NEW DELHI: Broadband India Forum (BIF), an independent policy forum & think tank that works for rapid development of policies to promote affordable and high speed ubiquitous broadband throughout the country has welcomed the recently announced Draft National Digital Communication Policy (NDPC) that focuses on enabling India to prosper as part of a globally integrated Digital economy.
TV Ramachandran, President, Broadband India Forum said, “We laud the bold and radical recommendations of the draft NDCP as in a first, the policy moves away from ‘telecom’ and takes the new role of ‘digital’ to capture the realities of fast growing and ever changing ‘technology’ in the new converged world.”
The policy includes atleast a dozen of positive and path-breaking recommendations for the telecom sector:
Addressing broadband infrastructure in the very first objective – ‘Connect India’. The implementation and the efficiency of broadband services would prove to be key enabler of Digital India, all these services need to be implemented and produced in a manner so that they work efficiently.
Digital era cannot happen without India marching towards “Fibre First” that constitutes setting out a system of optical fibre links throughout the nation for fast internet. Currently, India has approximately 1.5 million kms of OFC, and less than one-fourth of the towers are fibre-connected. It would be critical to focus on fibre deployment and Right of Way clearances for underground and over-ground digital/telecom infrastructure that will form the bedrock of next generation technologies.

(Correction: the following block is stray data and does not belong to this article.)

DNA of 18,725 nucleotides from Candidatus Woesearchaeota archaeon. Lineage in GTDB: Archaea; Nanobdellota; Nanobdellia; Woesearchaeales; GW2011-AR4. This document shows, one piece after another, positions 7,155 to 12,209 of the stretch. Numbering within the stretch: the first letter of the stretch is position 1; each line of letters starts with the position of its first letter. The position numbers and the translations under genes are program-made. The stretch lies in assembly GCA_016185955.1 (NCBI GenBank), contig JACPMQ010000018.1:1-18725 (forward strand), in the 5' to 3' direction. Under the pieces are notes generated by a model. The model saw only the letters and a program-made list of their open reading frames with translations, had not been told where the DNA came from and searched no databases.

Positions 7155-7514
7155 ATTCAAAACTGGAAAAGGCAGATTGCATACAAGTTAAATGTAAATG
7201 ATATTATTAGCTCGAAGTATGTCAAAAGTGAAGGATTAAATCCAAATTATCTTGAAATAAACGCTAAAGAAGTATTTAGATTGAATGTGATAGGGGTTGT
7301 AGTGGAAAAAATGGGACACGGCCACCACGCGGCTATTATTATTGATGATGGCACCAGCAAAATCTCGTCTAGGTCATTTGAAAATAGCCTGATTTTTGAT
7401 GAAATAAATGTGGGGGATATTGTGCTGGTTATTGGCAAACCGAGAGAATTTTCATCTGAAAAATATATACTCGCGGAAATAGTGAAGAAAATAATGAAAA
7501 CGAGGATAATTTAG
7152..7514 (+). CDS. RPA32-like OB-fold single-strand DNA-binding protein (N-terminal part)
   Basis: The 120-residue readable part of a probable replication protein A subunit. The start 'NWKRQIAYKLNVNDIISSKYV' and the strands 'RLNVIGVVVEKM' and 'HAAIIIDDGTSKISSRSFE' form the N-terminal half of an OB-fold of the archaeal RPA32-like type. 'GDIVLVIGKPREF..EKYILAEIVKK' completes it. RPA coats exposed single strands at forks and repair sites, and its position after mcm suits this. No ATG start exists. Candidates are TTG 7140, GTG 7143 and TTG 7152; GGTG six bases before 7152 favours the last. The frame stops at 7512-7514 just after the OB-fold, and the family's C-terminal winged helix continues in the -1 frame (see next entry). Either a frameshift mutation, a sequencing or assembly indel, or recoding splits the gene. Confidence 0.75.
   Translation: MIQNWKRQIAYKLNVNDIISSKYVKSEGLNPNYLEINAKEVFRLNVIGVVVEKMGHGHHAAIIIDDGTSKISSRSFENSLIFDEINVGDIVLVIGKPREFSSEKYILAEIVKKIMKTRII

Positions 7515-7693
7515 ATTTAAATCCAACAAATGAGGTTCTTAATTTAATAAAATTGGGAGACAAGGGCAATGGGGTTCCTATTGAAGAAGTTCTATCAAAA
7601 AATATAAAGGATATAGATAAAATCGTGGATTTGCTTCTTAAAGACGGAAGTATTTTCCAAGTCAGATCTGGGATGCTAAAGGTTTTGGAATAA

For the first time, there is reference of E&V bands. There are over 3.3 lakh villages with less than 1000 population. They cover a population of 15 crores. Fibre may not reach all these places.
There is a need to deploy reliable high-speed BB services in a quickest possible time to distribute digital fruits. Alternate and cost-effective technologies are the only solution to build inclusive digital India. E and V band technologies will play a key role and are being rolled out world over to build high capacity BB networks in both urban and rural areas.
It is heartening to see that the Government is moving away from the conventional goal of revenue maximization from auctions to a regime of optimal reserve price and valuation of spectrum. For the first time in India’s history, policy is ‘recognizing spectrum as a key natural resource for public benefit to achieve India’s socio-economic goals’.
Reference to ‘Optimal Pricing of Spectrum’ is a big positive. This is the first time that Government has conveyed that Auctions would be based on Optimal Design. This effectively means optimal reserve price and valuation of spectrum.
The next big ticket item is reference to review all levies and duties. A phrase used in earlier policies but this time the draft states that it will apply the “concept of pass through revenues with input line credit”. This will reduce the effective license fee burden on the sector by avoiding double taxation.